Fenders....because it's probably urine."
    Bike Snob NYC

  17. #17
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    Quote Originally Posted by vredstein View Post
    Much like sunblock, aluminum bolts are for fools and cowards. Seriously, there are three types of cyclists.
    1. Those who have never used aluminum chain ring bolts/nuts
    2. Those who have used them and had them fail.
    3. Those who use them and will have them fail.
    A harsh and unwarranted indictment.

    Campagnolo and other OEMs have been using aluminum chainring bolts for years with no issues.

    One of the keys is how the crank is built. On cranks where the chainrings are securely located and on shoulders in the crank arms alloy bolts work fine. However on cranks without such precise locating on shoulders, the bolts are the only thing resisting the tangential load of the chain. This makes the rings want to walk as the crank is rotated (you can often hear the creak) and the bolts have to be that much tighter to counter this. On these, aluminum bolts just won't cut it.
    FB
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    An ounce of diagnosis is worth a pound of cure.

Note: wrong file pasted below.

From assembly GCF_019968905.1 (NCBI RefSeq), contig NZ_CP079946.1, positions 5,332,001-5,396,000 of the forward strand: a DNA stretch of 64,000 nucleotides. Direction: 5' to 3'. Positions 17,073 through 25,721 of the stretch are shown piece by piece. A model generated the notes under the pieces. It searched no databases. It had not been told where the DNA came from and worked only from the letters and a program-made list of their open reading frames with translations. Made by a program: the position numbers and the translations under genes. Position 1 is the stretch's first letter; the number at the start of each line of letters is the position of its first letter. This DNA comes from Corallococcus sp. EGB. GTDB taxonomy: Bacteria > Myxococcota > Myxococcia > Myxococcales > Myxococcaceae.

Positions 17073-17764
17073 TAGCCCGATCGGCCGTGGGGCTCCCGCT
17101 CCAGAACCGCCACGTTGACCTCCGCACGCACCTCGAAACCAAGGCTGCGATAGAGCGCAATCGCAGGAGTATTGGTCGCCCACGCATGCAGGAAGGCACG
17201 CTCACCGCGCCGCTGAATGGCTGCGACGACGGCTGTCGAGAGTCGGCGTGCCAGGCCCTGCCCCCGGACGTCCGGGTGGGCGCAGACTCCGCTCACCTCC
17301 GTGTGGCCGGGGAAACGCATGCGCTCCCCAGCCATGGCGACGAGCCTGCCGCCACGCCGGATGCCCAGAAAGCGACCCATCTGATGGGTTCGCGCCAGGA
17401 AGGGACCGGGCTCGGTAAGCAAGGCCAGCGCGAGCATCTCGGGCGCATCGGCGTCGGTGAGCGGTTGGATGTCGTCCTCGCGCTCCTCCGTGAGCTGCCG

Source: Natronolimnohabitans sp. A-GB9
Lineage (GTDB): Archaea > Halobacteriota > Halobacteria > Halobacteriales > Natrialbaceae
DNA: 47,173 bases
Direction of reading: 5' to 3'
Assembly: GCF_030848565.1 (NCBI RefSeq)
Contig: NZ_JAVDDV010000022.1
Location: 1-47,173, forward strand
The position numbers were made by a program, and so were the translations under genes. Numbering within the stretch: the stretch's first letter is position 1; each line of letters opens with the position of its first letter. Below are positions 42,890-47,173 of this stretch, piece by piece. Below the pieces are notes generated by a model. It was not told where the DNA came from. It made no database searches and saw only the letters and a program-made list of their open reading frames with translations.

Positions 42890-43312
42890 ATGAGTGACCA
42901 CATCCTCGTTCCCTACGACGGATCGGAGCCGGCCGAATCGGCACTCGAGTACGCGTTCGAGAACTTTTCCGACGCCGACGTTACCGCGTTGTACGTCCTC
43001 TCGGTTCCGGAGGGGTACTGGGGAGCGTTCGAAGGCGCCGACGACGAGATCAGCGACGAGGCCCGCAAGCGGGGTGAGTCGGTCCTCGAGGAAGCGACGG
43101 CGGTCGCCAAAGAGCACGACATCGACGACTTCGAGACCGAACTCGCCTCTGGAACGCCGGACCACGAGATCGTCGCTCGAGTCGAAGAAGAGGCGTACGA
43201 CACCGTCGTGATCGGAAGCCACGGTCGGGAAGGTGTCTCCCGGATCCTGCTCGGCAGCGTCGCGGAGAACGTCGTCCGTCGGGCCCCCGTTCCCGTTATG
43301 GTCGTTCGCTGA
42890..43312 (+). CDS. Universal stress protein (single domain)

“Never argue with an idiot. He will only bring you down to his level and beat you with experience.”, George Carlin

    “One accurate measurement is worth a thousand expert opinions” - Adm Grace Murray Hopper - USN

    WARNING, I'm from New York. Thin skinned people should maintain safe distance.

  18. #18
    Kitten Legion Master
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    Quote Originally Posted by FBinNY View Post
    A harsh and unwarranted indictment.

    Campagnolo and other OEMs have been using aluminum chainring bolts for years with no issues.

    One of the keys is how the crank is built. On cranks where the chainrings are securely located and on shoulders in the crank arms alloy bolts work fine. However on cranks without such precise locating on shoulders, the bolts are the only thing resisting the tangential load of the chain. This makes the rings want to walk as the crank is rotated (you can often hear the creak) and the bolts have to be that much tighter to counter this. On these, aluminum bolts just won't cut it.
    ^^

    I agree.

  19. #19
    motovation frankenmike's Avatar
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    My set of steel truvativ chainring bolts with hex interface on bolt and nut are one of the best purchases I've made recently. Highly recommended.

  20. #20
    Kitten Legion Master
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    Quote Originally Posted by frankenmike View Post
    My set of steel truvativ chainring bolts with hex interface on bolt and nut are one of the best purchases I've made recently. Highly recommended.
    Oh now you tell me!

  21. #21
    bike whisperer Kimmo's Avatar
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    Quote Originally Posted by frankenmike View Post
    My set of steel truvativ chainring bolts with hex interface on bolt and nut are one of the best purchases I've made recently. Highly recommended.
    Came across those the other day, and I was like, OMFG WTF aren't they all like this, dammit!